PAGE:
1. Restoring the American middle class
  2. Protecting the legal rights of the American people
  3. Making American government less corrupt and more transparent
  4. Decreasing American involvement in the affairs of foreign countries

Here are many of my policy positions:

  • Requiring that employers pay their employees a living wage
  • Protecting and restoring the right of workers to collectively bargain for wages, benefits, working conditions, etc.
  • Protecting and restoring the right of women to make their own reproductive health care decisions
  • Eliminating all forms of discrimination
  • Granting same-sex couples the same right to marry that heterosexual couples currently enjoy
  • Enacting stricter limits on contributions to political campaigns and other types of political organizations
  • Enforcing and strengthening open meetings, open records, and campaign finance disclosure laws
  • Prohibiting the U.S. from meddling in the affairs of foreign countries except when it is necessary to do so in order to protect U.S. interests
  • Repealing all free trade agreements that the U.S. is a party to
  • Expanding passenger rail and other forms of public transportation
  • Repairing crumbling roads, bridges, and other forms of infrastructure
  • Providing broadband internet access to rural areas
  • Strengthening environmental protections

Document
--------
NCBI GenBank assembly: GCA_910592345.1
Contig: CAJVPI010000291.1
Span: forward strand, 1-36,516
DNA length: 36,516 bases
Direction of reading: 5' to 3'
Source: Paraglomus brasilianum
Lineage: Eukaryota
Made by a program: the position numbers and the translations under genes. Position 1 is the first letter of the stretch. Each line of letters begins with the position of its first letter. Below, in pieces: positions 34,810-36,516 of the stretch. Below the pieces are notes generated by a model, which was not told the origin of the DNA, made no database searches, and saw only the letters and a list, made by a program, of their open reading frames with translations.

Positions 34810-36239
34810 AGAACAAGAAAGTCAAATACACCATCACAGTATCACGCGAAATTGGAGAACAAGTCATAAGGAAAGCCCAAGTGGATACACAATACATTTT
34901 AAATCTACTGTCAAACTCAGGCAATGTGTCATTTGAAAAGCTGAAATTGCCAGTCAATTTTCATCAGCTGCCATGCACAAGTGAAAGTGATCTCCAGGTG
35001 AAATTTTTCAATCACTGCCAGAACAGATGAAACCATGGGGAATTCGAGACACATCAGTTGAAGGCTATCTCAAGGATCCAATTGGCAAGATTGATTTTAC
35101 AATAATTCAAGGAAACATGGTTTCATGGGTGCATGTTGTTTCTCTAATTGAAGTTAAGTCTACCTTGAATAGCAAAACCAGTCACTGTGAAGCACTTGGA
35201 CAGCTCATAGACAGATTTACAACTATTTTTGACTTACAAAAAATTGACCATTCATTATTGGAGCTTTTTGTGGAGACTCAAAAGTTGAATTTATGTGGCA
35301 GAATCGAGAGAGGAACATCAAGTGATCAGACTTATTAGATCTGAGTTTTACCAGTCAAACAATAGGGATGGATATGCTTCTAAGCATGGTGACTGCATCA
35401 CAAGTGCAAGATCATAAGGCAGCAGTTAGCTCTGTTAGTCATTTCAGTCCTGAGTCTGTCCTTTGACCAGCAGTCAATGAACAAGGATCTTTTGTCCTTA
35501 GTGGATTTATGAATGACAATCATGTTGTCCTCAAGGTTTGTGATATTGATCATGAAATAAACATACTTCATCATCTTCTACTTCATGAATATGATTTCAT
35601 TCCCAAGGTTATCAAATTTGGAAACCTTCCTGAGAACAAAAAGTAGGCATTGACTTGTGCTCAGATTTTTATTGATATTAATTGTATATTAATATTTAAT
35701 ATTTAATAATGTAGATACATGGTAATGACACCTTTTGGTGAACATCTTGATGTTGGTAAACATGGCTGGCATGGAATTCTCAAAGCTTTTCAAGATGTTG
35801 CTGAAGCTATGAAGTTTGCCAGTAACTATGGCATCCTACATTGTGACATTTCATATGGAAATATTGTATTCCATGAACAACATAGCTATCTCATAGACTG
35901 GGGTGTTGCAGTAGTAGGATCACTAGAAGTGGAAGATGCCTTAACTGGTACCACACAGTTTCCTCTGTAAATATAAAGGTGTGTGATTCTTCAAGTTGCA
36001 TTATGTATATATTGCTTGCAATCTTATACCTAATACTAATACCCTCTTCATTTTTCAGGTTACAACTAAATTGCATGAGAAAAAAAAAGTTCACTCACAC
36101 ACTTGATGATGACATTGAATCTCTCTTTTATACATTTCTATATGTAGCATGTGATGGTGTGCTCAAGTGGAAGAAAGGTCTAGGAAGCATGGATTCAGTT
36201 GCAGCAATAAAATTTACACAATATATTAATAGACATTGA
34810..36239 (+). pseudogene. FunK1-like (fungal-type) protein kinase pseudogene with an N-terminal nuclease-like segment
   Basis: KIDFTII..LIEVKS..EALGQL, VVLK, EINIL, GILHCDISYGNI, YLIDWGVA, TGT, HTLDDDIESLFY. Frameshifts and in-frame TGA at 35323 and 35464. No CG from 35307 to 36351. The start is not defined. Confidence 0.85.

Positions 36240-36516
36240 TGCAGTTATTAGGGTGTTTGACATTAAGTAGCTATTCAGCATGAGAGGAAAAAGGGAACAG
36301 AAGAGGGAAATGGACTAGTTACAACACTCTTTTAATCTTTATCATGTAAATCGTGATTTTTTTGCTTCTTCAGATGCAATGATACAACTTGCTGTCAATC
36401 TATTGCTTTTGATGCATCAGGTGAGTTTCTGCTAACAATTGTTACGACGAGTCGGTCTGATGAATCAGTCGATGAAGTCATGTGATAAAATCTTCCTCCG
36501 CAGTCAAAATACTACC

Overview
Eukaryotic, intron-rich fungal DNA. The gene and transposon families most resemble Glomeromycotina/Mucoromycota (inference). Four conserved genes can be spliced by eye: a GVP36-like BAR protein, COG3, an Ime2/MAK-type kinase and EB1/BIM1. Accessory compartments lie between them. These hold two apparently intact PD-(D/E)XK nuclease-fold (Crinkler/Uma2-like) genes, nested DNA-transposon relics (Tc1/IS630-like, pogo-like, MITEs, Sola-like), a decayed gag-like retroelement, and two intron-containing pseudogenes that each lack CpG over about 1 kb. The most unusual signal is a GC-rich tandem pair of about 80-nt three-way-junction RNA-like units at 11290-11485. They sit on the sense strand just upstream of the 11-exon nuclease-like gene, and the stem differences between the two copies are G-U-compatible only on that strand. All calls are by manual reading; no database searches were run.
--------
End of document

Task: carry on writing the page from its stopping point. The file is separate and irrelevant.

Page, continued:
• Breaking up banks that currently do both commercial banking and investment banking
  • Eliminating tax breaks for businesses and other forms of corporate welfare
  • Protecting and strengthening anti-trust laws
  • Providing health care coverage to all Americans
  • Protecting and expanding Social Security
  • Enacting national and state economic development banks
  • Enacting stricter regulations on financial institutions
  • Legalizing marijuana for recreational use
  • Ending warrantless spying on the American people
  • Opposing unjustified wars
  • Repealing the death penalty
  • Protecting and investing in public education
  • Opposing efforts to privatize public education, social safety net programs, and other government programs and institutions
  • Allowing those who owe money on student loans to refinance to a lower interest rate
  • Requiring background checks on all gun sales
  • Raising federal income taxes on the wealthiest Americans
  • Requiring that redistricting of congressional, state legislative, and other types of districts that are established based on population be conducted by independent, non-partisan commissions
  • Ensuring that everyone who is legally eligible to vote is able to vote

My political mindset is idealist. In other words, I fight for what I believe will make this country a better place to live. I don’t advocate for progressive policies because it’s politically popular, but because it’s the right thing to do. I’m not going to give up on what I believe is good public policy that would benefit the American people, even if it’s politically unpopular. I believe that the Democratic Party should focus more on advocating for and implementing progressive policies than on simply getting Democrats elected. Also, while I would be willing to work with those who have a different political mindset than me if I were an elected official, I won’t support anything that I believe is bad policy in exchange for something I support (i.e., a “grand bargain”), and I won’t compromise my core principles.